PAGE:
Change happens fast.
Not long ago I was walking quickly from one room to the next, excitedly thinking about something and not looking where I was going, and in a matter of seconds I had sprained my ankle. Almost more than the pain, the realization that my prospects for the next few days (and potentially weeks) ahead had changed hit me like a blow. How much more so for people in serious accidents must be the overwhelming feeling of sudden and irreversible change.
The incident just recounted happened to take place on Holy Saturday, and I soon found myself reflecting on the rapid changes the disciples saw during that eventful week we celebrate each year: Jesus enters Jerusalem, triumphant king, masses of people going crazy and shouting their joy at his arrival. Then, a few days later, they celebrate the Passover together and he breaks with the traditional teaching to say that he is the one that fulfills centuries of Passovers, that this piece of matzos is his body, this cup is his blood, that even the events of the Exodus point to him, their teacher sitting there with them. Yet that very night, he is arrested, tried, and taken to die a horrendous death, the same crowds of Jerusalem yelling "crucify him"! And only a week after they had entered the city to the welcoming shouts of the people, they find themselves huddled in a room behind locked doors, fearing that they too might follow to death the man they had thought to be the promised deliverer. How might they have felt?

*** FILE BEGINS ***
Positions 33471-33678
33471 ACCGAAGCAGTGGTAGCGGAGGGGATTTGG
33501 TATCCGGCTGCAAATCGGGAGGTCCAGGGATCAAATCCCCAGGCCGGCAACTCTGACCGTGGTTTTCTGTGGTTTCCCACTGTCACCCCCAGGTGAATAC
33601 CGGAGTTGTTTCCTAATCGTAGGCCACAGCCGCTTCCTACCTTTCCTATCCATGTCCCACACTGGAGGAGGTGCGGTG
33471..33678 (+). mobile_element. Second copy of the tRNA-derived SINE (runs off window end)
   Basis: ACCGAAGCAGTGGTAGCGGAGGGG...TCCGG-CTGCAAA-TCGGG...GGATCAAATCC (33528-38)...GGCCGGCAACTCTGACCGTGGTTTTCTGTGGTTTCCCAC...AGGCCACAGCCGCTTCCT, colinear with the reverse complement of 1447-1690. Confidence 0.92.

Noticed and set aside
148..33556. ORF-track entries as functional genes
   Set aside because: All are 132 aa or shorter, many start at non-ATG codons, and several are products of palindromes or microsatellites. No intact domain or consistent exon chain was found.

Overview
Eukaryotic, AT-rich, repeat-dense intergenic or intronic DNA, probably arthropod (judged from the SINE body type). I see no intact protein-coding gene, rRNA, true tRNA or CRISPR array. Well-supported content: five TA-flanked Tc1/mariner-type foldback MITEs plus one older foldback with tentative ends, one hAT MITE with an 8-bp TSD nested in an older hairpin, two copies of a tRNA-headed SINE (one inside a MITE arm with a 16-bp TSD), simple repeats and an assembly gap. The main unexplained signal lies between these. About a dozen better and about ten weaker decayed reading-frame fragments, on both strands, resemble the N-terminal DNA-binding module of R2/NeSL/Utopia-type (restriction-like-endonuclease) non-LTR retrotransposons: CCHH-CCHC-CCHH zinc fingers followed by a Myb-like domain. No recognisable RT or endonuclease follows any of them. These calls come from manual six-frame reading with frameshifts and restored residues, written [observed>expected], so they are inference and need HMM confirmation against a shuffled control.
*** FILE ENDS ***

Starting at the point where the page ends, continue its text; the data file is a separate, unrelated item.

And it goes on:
Fortunately God had one more change planned: Christ arose, death swallowed up in life, darkness lost in light, sin and evil defeated by the wisdom and love and goodness of God; the cosmos was changed irrevocably by the power of God.
Yet in the past weeks I have come to realize that change also takes place slowly.
Our bodies heal slowly. The miracle of plant life, hidden beneath the frozen grays and dead browns of winter, emerges slowly each day. Spiritual growth takes time; in fact it will take our whole life. It takes time and discipline to enter the fullness of life Christ freely gives.
There seems to be a relation between both kinds of change - slow and fast. For a plant, it takes weeks and months of waiting, of sun and of rain, before the blossom emerges and all of a sudden its appearance is transformed. The slow change, initiated by the sudden fall to earth of a seed, results in another quick change, an unfolding of color. Likewise with our spiritual life, the two are inextricably linked. I leave you with this thought, and with the challenge to think on it and to persevere with the small changes asked of you.